Our knowledge of CBD is far from complete. As research catches up to the pace of cannabis adoption, we will likely see other cannabis molecules being permitted in sport. Up until recently, research into compounds such as CBD was heavily restricted which has meant the scientific community is currently playing catchup. This newly recognised field of study has given researchers space to test the applications of CBD and society more freedom to safely access CBD. With the help of scientists, we are building a clearer picture of the utilities of this compound. These properties offer huge potential in sport as well as in medical advances, with potential being pursued in many diseases and cell types (Nagarkatti et al., 2009, 2010; Jean-Gilles et al., 2015; Atalay, Jarocka-karpowicz and Skrzydlewskas, 2020).

Although the anti-inflammatory properties of CBD are highly sought after there is a greater depth and value to its use. Elements of the ECS are found in the human skeleton and surrounding muscles (Cavuoto et al., 2007). Bones and muscles contain a high density of endocannabinoid system elements which help regulate bone cell health and remodelling (Idris and Ralston, 2012). Muscles also rely on the endocannabinoids system for energy metabolism. The ability of the ECS to control appetite, food intake, and energy balance has been well documented and the focus of a great deal of attention (Bellocchio et al., 2008). Interestingly, increased levels of the endocannabinoid, Anandamide (AEA), produced in the human body post-exercise, have been linked to the sensation of the “runner’s high” (Dietrich and McDaniel, 2004).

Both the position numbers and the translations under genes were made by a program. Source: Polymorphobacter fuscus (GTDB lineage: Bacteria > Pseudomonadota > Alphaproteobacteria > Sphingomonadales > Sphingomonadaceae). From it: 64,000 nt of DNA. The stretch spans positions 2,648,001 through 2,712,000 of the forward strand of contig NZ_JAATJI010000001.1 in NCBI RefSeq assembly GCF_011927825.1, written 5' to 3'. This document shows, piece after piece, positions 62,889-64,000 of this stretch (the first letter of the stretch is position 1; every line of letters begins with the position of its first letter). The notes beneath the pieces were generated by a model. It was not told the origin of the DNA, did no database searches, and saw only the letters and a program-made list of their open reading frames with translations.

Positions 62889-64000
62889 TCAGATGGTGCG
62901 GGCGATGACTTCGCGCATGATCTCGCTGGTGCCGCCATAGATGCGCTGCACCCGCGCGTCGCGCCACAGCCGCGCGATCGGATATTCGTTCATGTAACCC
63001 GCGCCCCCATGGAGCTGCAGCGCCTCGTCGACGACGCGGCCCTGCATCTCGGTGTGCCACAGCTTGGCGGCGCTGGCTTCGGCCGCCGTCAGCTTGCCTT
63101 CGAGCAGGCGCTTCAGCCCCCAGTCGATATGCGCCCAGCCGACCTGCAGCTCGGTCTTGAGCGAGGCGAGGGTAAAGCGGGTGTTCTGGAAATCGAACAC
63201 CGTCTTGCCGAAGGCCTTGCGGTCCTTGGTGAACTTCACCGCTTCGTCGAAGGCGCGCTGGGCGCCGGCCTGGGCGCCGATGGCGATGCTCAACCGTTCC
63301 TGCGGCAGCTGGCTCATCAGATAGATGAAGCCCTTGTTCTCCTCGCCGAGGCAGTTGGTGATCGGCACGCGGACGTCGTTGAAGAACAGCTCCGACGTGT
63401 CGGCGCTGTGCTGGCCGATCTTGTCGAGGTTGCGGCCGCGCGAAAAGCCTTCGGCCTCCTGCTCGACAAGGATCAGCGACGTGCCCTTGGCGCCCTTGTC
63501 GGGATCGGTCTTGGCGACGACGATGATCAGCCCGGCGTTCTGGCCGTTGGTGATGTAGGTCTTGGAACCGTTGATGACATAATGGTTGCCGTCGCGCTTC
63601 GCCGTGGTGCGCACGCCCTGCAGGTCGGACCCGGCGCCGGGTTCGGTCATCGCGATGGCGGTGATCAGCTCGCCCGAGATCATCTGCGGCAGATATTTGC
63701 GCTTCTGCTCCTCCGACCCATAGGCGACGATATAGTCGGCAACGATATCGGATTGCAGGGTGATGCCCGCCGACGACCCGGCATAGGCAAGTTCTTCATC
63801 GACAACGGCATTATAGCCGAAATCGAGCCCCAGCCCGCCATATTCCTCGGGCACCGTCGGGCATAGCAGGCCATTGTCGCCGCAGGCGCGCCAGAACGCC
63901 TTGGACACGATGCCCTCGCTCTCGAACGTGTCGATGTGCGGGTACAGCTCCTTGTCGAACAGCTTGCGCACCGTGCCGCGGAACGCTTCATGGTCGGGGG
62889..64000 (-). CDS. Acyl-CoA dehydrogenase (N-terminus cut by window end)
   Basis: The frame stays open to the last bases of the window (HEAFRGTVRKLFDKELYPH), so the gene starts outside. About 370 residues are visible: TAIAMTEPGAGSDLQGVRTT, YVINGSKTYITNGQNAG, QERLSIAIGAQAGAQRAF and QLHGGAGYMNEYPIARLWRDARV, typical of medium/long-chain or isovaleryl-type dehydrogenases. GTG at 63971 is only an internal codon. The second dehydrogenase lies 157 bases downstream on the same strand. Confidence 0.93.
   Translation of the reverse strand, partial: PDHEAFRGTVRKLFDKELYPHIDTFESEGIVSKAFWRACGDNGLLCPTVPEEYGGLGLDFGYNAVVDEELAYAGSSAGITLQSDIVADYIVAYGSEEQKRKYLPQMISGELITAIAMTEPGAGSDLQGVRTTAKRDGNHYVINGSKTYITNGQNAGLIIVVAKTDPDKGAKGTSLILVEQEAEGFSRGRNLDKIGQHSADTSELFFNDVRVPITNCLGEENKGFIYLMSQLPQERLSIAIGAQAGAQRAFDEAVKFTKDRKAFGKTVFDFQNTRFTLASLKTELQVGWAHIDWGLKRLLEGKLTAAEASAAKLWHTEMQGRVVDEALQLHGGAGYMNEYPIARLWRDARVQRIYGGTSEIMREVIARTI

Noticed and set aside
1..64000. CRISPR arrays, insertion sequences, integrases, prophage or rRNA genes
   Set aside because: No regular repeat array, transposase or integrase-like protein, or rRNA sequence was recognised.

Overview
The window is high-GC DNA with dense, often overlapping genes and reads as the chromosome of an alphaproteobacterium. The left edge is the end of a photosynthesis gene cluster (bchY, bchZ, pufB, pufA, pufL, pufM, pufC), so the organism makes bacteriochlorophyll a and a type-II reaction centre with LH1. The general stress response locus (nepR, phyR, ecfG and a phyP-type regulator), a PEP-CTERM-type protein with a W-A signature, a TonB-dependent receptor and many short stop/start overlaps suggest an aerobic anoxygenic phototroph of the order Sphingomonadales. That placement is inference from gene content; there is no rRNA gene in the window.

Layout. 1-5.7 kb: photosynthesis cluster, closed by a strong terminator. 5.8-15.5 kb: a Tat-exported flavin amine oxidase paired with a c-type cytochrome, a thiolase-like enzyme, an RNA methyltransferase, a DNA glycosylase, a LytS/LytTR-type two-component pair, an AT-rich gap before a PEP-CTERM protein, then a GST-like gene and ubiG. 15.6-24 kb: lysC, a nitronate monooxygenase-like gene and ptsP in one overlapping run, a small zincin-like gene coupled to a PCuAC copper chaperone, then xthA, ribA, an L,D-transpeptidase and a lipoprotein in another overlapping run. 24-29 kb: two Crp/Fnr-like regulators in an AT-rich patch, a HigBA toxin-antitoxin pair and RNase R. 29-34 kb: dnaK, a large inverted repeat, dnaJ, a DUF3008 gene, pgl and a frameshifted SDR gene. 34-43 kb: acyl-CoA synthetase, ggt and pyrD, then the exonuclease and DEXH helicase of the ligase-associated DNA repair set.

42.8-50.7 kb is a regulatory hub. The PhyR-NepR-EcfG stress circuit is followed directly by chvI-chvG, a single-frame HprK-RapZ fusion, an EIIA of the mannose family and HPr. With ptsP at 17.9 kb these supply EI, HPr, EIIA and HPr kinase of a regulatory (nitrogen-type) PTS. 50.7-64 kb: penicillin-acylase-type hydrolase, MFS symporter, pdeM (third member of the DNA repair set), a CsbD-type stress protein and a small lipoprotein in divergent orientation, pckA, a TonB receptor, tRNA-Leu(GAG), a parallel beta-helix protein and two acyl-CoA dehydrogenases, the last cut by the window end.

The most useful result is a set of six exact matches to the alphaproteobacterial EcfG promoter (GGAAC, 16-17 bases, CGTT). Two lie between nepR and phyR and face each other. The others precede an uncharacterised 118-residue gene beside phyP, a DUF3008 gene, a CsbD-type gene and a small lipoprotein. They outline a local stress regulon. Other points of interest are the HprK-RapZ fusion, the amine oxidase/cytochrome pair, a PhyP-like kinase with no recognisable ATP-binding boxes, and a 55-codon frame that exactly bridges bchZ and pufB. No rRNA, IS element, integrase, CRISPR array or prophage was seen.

In addition to the musculoskeletal applications, other commonly reported reasons for CBD usage include managing self-perceived anxiety, stress, sleep problems, and general health and wellbeing (Moltke and Hindocha, 2021). Studies exploring these reports observed anxiety scores decrease 79.2% within the first month of use and an improvement of 66.7%  in sleep scores within the first month, fluctuating over time (Shannon et al., 2019).

CBD is an incredibly safe molecule with high doses of up to 1,500 mg/day of CBD reportedly being well-tolerated in humans (Machado Bergamaschi et al., 2011). Recent advances in the administration of cannabinoids in humans under controlled conditions are making CBD even safer (Machado Bergamaschi et al., 2011). Although safe on its own, CBD should not be mixed with prescriptions. As with any new intervention, if you are currently taking a prescription medication and are looking towards CBD products, you must consult a doctor before combining the products.


A family of lipid compounds found in nature.

Cannabinoids that naturally occur in the body of all humans and vertebrates.

Cannabinoids produced artificially engineered by humans.

Cannabinoids derived from the cannabis plant.

Tetrahydrocannabinol, the primary psychoactive constituent of cannabis.

Cannabidiol, one of the most abundant phytocannabinoids in cannabis.